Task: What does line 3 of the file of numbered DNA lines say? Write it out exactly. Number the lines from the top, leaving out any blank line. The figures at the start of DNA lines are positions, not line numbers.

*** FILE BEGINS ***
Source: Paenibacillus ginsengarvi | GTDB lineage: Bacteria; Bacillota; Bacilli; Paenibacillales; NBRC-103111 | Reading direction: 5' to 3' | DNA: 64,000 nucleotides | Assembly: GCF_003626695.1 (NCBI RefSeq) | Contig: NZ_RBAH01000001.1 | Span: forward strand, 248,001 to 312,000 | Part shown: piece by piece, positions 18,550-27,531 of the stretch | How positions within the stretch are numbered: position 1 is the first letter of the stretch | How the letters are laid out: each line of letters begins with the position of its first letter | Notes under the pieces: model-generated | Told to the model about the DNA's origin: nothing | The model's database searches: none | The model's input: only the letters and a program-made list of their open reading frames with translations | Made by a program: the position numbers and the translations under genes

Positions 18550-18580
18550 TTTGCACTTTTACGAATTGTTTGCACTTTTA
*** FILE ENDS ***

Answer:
18550 TTTGCACTTTTACGAATTGTTTGCACTTTTA